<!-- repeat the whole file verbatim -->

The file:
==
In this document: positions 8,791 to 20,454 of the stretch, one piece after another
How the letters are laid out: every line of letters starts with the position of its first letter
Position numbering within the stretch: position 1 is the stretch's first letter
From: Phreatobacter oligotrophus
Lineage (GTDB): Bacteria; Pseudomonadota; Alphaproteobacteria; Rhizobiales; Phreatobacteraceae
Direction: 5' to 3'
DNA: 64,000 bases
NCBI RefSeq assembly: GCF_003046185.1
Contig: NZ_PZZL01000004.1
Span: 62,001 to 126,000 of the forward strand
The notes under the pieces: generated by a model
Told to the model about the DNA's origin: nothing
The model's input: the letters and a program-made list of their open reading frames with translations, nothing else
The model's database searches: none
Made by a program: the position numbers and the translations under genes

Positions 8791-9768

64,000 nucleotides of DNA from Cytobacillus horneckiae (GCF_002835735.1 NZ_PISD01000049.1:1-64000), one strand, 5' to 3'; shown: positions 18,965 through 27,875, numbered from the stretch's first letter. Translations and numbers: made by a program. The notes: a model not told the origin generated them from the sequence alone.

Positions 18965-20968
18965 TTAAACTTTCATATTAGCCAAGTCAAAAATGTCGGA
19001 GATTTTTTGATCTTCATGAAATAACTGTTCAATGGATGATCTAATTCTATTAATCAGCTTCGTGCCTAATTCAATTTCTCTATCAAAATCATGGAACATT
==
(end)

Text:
In this document: positions 8,791 to 20,454 of the stretch, one piece after another
How the letters are laid out: every line of letters starts with the position of its first letter
Position numbering within the stretch: position 1 is the stretch's first letter
From: Phreatobacter oligotrophus
Lineage (GTDB): Bacteria; Pseudomonadota; Alphaproteobacteria; Rhizobiales; Phreatobacteraceae
Direction: 5' to 3'
DNA: 64,000 bases
NCBI RefSeq assembly: GCF_003046185.1
Contig: NZ_PZZL01000004.1
Span: 62,001 to 126,000 of the forward strand
The notes under the pieces: generated by a model
Told to the model about the DNA's origin: nothing
The model's input: the letters and a program-made list of their open reading frames with translations, nothing else
The model's database searches: none
Made by a program: the position numbers and the translations under genes

Positions 8791-9768

64,000 nucleotides of DNA from Cytobacillus horneckiae (GCF_002835735.1 NZ_PISD01000049.1:1-64000), one strand, 5' to 3'; shown: positions 18,965 through 27,875, numbered from the stretch's first letter. Translations and numbers: made by a program. The notes: a model not told the origin generated them from the sequence alone.

Positions 18965-20968
18965 TTAAACTTTCATATTAGCCAAGTCAAAAATGTCGGA
19001 GATTTTTTGATCTTCATGAAATAACTGTTCAATGGATGATCTAATTCTATTAATCAGCTTCGTGCCTAATTCAATTTCTCTATCAAAATCATGGAACATT